Urinary stone disease is a sensitive but extremely common affliction which affects nearly 1 in 10 Americans at some point in their lifetime. Jessica Saw has dedicated her studies, first as a M.D. at the Mayo Medical School in Minnesota and later as a Ph.D. candidate at the University of Illinois, into learning more about this painful affliction alongside research advisor Dr. Bruce Fouke, Professor of Geology and Microbiology. Saw says the following about her work on urinary stones:
“We are currently identifying bacteria and fungi trapped in fine organic matter-rich concentric layers that may link microbial biochemistry with the complex history of crystalline kidney stone growth,” she said. “Similar to natural environments like Mammoth Hot Springs in Yellowstone National Park, microbial consortia inhabiting the kidney may up-regulate specific suites of membrane bound proteins that catalyze stone growth. If these observations are confirmed, the implications could fundamentally transform paradigms for urinary stone therapy and also expand our understanding of the vibrant microbiome community living symbiotically within us.”
Additionally, Saw works at the Carl R. Woese Institute fo Genomic Biology computing genomes for reproductive health and biocomplexity. The Carl R. Woese Institute for Genomic Biology (IGB) is dedicated to research and technology in life sciences. One of IGB’s programs is the Art of Science, a celebration of common ground between science and art. The program’s exhibits comprise images from IGB’s research portfolio, artistically enhanced to highlight the beauty and fascination encountered daily in scientific endeavors.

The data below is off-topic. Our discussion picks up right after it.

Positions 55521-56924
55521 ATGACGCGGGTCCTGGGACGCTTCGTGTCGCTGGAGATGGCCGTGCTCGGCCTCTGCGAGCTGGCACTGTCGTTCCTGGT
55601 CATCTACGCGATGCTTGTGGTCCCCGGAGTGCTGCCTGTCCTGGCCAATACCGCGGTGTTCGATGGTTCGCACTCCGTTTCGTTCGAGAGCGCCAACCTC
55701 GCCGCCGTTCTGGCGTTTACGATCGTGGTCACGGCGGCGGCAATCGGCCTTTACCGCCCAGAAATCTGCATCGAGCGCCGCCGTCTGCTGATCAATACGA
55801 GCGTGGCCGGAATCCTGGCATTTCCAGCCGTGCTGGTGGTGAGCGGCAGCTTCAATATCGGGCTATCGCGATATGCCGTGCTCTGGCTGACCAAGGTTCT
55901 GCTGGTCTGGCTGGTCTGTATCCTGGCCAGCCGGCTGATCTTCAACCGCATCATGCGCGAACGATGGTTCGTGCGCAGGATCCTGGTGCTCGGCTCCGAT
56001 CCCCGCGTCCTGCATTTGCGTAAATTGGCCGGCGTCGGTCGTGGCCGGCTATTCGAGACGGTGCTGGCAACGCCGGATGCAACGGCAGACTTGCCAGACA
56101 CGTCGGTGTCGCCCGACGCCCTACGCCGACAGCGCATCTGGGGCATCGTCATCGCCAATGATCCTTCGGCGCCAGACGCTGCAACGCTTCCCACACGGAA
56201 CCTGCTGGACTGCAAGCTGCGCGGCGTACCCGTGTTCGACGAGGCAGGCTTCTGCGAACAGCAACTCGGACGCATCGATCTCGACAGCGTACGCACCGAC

As the recipient of an ARCS Scholar Award, Saw is thankful for what it has meant in terms of finances and professional networking.
“The ARCS Award has not only served as the primary support required to make my MD-PhD possible, but it has also linked me to a wonderful group of women whom I respect deeply,” she said. “Through ARCS Foundation, I’ve met many highly involved, motivated, driven, passionate women. I am inspired by their continual interest, curiosity and willingness to learn about current scientific research.”